I’m going to keep talking about it until people start understanding what’s happening, because the clues just keep on coming: The Baltimore Ravens and Lamar Jackson are going to throw the football a lot more this year.
The Ravens understand that in order to take the next step and to try and dethrone the Chiefs in the AFC, they are going to have to step up their passing attack. Everything they have done this offseason supports this.
Before the draft, I said:
“Much like the Buffalo Bills last year, who made a splash trade for Stefon Diggs to give Josh Allen a legitimate weapon to help him grow as a passer, I expect the Ravens to use the same approach in this year’s draft. For Jackson to progress, he needs better weapons.”
They did exactly that. Not only did the Ravens take wide receiver Rashod Batement with their first pick in the first round (No. 27 overall), they doubled down by taking another wide receiver, Tylan Wallace. Their draft was built around the premise of adding weapons for their young quarterback.
I also wrote that three yards a cloud of dust will no longer cut it in the AFC North anymore. The entire division is shifting in this direction, putting a priority on skill position players. The Cincinnati Bengals took receiver Ja’Marr Chase as the first receiver in the draft, the Steelers brought back Juju Smith-Schuster as a free agent and drafted running back Najee Harris in the first round, and the Browns will be adding the recovering Odell Beckham Jr. to their receiving corps. The talent investment on offense is noticeable.
Not only did the Ravens add two wide receivers that can both excel at all levels of the field, but they also reportedly want to get their skilled running backs more involved in the passing game as well. When asked about second-year running back J.K. Dobbins and his involvement in the passing game, head coach John Harbaugh said:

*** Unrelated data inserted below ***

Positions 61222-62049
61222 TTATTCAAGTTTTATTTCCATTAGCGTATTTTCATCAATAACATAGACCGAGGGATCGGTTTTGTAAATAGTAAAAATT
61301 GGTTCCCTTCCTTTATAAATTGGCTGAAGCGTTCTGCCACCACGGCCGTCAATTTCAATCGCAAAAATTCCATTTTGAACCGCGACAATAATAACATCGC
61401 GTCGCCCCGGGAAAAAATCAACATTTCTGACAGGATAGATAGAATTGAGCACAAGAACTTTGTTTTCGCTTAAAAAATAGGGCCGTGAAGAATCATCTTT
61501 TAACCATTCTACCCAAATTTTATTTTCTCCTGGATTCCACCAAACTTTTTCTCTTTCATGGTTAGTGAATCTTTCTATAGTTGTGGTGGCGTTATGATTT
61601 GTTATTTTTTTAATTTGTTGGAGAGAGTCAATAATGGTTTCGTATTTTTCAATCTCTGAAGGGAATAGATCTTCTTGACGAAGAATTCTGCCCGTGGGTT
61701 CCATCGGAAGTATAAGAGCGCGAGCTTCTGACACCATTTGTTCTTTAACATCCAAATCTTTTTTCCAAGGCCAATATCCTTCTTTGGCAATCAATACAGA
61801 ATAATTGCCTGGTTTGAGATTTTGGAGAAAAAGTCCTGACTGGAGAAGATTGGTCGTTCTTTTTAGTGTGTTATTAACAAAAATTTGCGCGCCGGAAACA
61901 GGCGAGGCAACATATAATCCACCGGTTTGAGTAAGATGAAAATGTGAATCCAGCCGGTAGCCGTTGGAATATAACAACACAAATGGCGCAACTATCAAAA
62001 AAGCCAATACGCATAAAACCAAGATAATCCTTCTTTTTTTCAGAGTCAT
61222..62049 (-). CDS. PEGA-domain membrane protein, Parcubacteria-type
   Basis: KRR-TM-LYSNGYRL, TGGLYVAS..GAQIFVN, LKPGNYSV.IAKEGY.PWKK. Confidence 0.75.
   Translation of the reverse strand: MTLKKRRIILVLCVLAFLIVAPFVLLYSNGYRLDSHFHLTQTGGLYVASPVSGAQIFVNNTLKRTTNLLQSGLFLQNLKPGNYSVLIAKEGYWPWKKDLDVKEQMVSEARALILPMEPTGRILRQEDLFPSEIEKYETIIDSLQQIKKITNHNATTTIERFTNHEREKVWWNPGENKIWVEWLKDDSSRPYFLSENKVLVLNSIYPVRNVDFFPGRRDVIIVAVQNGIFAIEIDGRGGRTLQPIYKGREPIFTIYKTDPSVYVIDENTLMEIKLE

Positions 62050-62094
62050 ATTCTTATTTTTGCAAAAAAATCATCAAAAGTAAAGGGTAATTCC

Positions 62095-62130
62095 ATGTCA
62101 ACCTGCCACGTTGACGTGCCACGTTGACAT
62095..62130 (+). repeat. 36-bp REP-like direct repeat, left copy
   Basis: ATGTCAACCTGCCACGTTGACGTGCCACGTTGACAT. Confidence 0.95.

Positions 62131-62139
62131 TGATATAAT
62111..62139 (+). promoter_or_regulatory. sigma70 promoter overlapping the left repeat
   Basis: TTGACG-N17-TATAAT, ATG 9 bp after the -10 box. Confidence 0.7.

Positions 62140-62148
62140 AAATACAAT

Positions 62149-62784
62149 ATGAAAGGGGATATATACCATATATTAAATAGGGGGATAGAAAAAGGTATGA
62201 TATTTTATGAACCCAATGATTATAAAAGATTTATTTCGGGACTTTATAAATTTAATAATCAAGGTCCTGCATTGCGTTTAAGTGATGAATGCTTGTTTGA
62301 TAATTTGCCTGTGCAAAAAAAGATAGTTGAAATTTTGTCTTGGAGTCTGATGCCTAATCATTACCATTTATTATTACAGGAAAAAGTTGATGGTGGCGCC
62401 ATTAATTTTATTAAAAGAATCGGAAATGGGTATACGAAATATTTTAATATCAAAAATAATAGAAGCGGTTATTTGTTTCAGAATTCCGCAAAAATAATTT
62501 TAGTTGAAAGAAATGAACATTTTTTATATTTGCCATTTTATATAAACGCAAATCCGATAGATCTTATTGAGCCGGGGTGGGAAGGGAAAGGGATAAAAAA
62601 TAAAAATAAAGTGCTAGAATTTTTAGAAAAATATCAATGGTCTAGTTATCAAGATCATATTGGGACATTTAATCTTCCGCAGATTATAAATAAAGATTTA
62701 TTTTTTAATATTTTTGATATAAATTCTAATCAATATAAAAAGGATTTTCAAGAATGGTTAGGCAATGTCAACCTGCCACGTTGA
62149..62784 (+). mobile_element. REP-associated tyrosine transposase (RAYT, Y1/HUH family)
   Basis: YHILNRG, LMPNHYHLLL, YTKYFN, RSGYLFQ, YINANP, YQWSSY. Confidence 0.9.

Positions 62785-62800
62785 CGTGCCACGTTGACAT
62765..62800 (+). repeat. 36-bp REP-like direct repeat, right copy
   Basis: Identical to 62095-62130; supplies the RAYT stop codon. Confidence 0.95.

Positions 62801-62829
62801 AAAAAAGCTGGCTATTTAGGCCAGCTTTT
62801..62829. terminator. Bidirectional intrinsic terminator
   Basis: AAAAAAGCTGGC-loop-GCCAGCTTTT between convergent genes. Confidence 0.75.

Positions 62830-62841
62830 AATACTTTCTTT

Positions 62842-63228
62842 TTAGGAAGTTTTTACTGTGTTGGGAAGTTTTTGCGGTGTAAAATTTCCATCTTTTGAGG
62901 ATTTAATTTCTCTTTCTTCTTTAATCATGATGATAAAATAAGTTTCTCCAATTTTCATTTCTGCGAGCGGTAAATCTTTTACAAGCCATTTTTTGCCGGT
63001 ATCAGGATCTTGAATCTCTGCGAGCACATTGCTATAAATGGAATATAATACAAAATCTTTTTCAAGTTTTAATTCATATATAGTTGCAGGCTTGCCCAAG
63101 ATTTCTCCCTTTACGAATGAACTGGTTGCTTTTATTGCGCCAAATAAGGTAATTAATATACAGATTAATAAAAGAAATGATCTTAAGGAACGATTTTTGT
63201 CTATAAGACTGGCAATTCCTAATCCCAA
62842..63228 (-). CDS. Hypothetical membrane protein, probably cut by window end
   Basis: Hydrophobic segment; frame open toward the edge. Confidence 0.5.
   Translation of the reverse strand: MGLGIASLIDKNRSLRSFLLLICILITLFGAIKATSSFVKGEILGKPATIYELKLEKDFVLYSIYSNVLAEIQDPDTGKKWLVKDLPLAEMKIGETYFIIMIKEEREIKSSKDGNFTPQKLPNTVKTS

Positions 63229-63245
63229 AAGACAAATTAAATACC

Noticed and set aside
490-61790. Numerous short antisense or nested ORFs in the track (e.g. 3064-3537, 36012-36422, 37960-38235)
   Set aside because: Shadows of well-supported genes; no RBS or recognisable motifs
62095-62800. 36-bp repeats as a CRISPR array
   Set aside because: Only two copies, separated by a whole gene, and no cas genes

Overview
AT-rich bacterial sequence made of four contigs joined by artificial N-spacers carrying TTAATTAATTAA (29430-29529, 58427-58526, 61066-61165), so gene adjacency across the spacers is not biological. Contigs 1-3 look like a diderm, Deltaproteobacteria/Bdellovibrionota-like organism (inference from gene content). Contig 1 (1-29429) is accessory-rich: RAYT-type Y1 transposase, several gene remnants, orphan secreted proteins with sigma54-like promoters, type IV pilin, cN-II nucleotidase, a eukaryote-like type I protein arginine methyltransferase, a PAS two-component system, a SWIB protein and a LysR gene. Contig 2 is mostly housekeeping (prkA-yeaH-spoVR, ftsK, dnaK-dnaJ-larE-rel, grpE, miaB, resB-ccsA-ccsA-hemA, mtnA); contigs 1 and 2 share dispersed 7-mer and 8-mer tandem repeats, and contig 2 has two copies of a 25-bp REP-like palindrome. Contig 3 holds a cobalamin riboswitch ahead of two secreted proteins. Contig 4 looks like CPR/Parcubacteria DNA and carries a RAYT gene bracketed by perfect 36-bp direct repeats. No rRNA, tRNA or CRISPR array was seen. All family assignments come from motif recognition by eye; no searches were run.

“He’s made strides. It’s been one of the main points of emphasis, to involve our running backs in the passing game more going forward here in this offseason. J.K. is obviously going to be a focal point of that and of course, Justice [Hill], and Gus [Edwards] does what he does in the passing game. I think J.K. and Justice specifically, that’s what they should be really good at.”
Dobbins only logged 18 receptions for 120 yards in his rookie season. However, as an explosive athlete in open space, getting him the ball in the receiving game would be a beneficial wrinkle in their offense. Clearly, Harbaugh agrees.
Easily the best asset in the passing game for the Ravens over the last two seasons has been tight end Mark Andrews, who has been an efficient and dominant red zone threat and favorite target of Jackson’s. Andrews has 17 receiving touchdowns over the last two years, which is more than Travis Kelce (16), George Kittle (7), and Darren Waller (12).
Yesterday, Harbaugh said about Andrews and how he’s practicing:
“Really good. He’s practiced very well,” Harbaugh said after the Ravens wrapped up their third open practice of organized team activities. “I told him today, I really feel like he’s running routes the best that I’ve seen him run routes since he’s been here. Very crisp and very sharp and explosive and all of it. I’m just happy he’s here.”
So, to recap: the Ravens traded for draft picks that helped them draft two wide receivers, they want to include their running backs in the passing game more, and their best threat, Mark Andrews, is healthy, thriving, and running the best routes he’s run in the last few years.
The Ravens, who led the NFL in rushing attempts per game last season (34.6), have gone about this entire offseason telegraphing to the rest of the NFL that they are preparing to take a leap as a more versatile offense. Lamar Jackson will have all the pieces around him to remind the league that he’s an MVP-level quarterback.